"Charm" and "Touristy" Defined..FINALLY!

Jul 9th, 2003, 02:55 AM
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"Charm" and "Touristy" Defined..FINALLY!

OK, I've probably done more ranting and raving on this board about the use of the adjectives "Charming" or "Charm" and "Touristy" than any of you deserved to read and I have always contended that what these two terms mean to people varies so greatly as to make their use questionable. But perhaps there really is a concensus. So if you have NOTHING ELSE to do (then why are you READING this????) please define, once and for all, the meaning of the words "Charm(ing)" and "Touristy."
Thanks..in advance.
 
Jul 9th, 2003, 03:26 AM
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Ooops..forgot to mention that I will monitor the responses and try to tally them up and then give a final report.
 
Jul 9th, 2003, 03:51 AM
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OK, I'll bite. When someone says a hotel is charming or has charm, I take it to mean it's visually pleasing, usually smallish & decorated with good taste-often with the kind of decor expected for that place. A charming town is again, visually pleasing, usually smallish & indicative of the area (ie Cotswold charm).

Touristy is a place that attracts many tourists. Consequently it's often crowded. Some touristy places have a "phoney" feel to them because they've been commercialized. But IMO, a place can be both touristy and charming. St Paul de Vence comes to mind as being both charming and touristy.
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Jul 9th, 2003, 04:00 AM
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Intrepid, you are truly intrepid to ask such a question. : - )

With tongue firmly in cheek....

charming: denotes a place that I find pleasing, and which also supplies such services and shops as I want.

touristy: denotes a place that other people have the nerve to find pleasing, and which supplies such services and shops as THEY want.
Sue_xx_yy is online now  
Jul 9th, 2003, 04:11 AM
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Re: Sue_xx_yy


You were oh so right, even if it was tonue in cheek! Isn't it amazing that two people can often walk away from a place with totally opposite views of it?
 
Jul 9th, 2003, 04:25 AM
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jmw
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Mclaurie, you are right. Also true of Yvoire on Lac Leman and a number of other places, which, by the way, I find myself feeling 'guilty' for liking! Silly. J.
 
Jul 9th, 2003, 04:38 AM
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For me Charming would be pleasing to the eye, friendly locals, not overly touristy but with small shops offering unique items, small restaurants and cafes . Not necessarily many "sights".
Pienza fits the bill for me when I think of charming and touristy.
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Jul 9th, 2003, 04:45 AM
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Oh come on, what's charming to one person can be shabby and small to someone else. See recent thread on "American-style hotels."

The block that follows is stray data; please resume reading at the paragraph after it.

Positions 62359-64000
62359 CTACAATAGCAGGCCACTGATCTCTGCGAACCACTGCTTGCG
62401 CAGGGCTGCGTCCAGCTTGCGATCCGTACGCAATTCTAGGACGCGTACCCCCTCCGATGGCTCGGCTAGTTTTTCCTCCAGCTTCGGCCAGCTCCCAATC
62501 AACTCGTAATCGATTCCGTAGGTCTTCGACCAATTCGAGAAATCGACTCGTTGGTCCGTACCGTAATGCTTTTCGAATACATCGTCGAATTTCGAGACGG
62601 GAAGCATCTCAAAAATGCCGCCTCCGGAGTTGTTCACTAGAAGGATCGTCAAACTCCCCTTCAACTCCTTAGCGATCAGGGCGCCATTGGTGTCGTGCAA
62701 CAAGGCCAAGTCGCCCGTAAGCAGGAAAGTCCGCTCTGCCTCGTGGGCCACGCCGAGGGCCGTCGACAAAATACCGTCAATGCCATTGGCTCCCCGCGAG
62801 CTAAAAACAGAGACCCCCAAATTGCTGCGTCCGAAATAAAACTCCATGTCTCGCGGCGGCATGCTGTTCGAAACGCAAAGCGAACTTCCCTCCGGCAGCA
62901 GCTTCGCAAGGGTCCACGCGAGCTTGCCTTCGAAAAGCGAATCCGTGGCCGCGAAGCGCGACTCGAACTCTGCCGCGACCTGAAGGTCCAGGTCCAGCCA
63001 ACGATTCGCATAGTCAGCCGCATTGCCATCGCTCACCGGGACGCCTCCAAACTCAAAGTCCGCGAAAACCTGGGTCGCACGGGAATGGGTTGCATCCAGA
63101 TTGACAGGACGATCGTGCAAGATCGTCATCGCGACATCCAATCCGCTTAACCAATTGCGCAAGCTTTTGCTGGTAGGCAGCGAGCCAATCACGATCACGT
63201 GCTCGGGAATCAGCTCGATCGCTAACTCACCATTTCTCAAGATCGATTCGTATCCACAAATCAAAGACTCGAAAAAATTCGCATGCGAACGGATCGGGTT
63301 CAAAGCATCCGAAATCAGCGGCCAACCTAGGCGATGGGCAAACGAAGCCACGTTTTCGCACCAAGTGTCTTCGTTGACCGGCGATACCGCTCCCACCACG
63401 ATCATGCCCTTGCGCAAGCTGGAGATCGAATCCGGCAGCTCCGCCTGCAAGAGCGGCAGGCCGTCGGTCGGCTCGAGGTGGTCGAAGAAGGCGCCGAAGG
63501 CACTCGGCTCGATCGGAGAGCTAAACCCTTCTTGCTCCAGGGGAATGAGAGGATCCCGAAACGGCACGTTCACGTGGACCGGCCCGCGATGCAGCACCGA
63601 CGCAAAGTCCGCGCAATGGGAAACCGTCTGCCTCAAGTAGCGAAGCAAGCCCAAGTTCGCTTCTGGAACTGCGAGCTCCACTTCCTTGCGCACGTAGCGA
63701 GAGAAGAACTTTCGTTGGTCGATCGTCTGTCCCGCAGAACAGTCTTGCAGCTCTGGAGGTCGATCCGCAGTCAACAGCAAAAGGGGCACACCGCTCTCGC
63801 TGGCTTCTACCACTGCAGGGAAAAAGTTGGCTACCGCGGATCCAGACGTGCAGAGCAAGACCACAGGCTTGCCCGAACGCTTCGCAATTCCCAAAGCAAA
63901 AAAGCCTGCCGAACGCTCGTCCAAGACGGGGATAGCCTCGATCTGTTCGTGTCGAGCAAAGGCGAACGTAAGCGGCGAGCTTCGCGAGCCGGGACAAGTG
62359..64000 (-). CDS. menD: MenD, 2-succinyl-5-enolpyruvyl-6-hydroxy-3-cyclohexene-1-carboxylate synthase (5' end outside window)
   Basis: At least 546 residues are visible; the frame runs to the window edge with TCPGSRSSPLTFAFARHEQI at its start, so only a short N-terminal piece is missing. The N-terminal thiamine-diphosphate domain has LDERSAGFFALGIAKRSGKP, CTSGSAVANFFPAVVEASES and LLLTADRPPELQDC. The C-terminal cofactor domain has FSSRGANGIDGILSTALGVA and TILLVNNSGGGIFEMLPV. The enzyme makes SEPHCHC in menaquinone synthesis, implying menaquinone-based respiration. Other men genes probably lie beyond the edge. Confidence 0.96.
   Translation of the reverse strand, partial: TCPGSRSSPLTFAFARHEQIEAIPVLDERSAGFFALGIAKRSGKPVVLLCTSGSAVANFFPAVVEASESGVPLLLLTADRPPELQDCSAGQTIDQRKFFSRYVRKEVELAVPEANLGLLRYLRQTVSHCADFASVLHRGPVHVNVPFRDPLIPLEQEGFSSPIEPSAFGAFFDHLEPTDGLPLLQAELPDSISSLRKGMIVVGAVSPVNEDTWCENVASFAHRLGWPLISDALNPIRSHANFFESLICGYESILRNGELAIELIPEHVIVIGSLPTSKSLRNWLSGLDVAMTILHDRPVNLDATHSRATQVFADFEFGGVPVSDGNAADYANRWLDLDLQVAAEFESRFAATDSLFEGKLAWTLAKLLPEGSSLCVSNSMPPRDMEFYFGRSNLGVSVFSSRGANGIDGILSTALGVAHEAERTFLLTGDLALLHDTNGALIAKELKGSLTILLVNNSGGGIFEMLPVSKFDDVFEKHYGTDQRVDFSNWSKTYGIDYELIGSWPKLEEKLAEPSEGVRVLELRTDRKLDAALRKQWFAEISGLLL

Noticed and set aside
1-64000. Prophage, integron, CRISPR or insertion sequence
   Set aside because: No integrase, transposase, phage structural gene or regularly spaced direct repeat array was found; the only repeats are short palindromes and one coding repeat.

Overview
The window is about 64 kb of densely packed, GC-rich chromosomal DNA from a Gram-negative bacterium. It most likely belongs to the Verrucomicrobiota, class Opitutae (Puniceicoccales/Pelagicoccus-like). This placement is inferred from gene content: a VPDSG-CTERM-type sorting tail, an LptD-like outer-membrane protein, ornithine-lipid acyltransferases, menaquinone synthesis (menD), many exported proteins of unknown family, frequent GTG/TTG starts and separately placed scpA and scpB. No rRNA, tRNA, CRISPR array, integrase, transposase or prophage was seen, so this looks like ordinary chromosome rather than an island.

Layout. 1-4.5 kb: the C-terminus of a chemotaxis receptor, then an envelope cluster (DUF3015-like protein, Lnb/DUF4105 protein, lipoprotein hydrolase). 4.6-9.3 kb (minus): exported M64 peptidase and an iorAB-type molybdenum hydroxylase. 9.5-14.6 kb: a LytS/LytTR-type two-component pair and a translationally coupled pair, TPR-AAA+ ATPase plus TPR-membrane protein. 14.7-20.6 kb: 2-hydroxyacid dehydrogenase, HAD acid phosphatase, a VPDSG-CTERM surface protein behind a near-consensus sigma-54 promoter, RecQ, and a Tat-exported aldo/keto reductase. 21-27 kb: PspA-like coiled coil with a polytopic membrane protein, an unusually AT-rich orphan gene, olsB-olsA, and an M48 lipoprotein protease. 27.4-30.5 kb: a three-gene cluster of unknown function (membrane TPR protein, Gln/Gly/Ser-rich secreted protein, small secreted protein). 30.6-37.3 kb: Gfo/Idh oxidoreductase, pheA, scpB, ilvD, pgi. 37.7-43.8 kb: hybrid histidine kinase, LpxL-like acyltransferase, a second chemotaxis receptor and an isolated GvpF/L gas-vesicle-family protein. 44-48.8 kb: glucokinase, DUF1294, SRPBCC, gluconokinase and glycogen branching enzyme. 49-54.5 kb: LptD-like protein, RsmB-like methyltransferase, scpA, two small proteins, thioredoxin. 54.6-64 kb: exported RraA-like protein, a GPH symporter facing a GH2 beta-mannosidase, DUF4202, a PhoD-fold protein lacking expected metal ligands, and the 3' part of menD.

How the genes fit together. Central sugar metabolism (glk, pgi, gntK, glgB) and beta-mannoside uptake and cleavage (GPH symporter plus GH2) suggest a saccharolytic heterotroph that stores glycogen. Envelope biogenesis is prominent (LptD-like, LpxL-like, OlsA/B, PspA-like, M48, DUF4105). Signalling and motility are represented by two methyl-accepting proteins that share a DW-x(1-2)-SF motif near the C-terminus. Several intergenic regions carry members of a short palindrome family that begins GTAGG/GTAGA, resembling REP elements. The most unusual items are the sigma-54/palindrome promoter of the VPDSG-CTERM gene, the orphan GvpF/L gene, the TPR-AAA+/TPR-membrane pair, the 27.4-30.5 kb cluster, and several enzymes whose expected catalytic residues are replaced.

Ditto touristy--my definition however is,anything that was created or is maintained solely for the purpose of getting a tourist to spend money. That is, no real historical or cultural significance or authenticity.
My favorite example is the London Dungeon. AKA, tourist trap.

Tourists do go to plenty of other places like the Eiffel Tower or the Uffizi, but those were created for other reasons. I hope.
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Jul 9th, 2003, 05:06 AM
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Great replies so far..truly...I'll top it once to see if we can get anyone else to repond.
 
Jul 9th, 2003, 05:09 AM
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I honestly don't know what either word really means. I started a thread once (only 1 of 2 starts of a thread that I've made) asking about the word touristy as I saw so many describing sites that way. I wasn't sure if there was a "definition" either.

It's all subjective, just like you suspect. Honestly, how much isn't? Charming, touristy, beautiful, uncomfortable, spectacular, small - they're all undefined and relative to both the speaker and the listener. Even the word "must" (yeah, I know that one gets you )... I think occasionally just means "geez, is this place great or what?" to the poster. At least they're enthusiastic and I figure most of us are old enough that we'll know that we don't really have to rush right off to Vienna or Santorini.

I do the same thing sometimes, read posts and think "well what does that mean??". So, since I do - my answers are

"charming" actually, I hardly say it here or anywhere else. That which charms you? A bit of character, meaning individuality, like the person who can tell interesting stories, but not the guy who is so unique that you're wondering if you'll live through the night. Now translate that to a hotel room.

"Touristy" More souvenier hawkers than any other kind of shop, if the tour busses are lined up further than the eye can see? Shoot, I don't know. If I want to see it, if I can't imagine skipping it, I go anyway. I can live with tacky but just suffer along with crowded (my original hometown=256 people)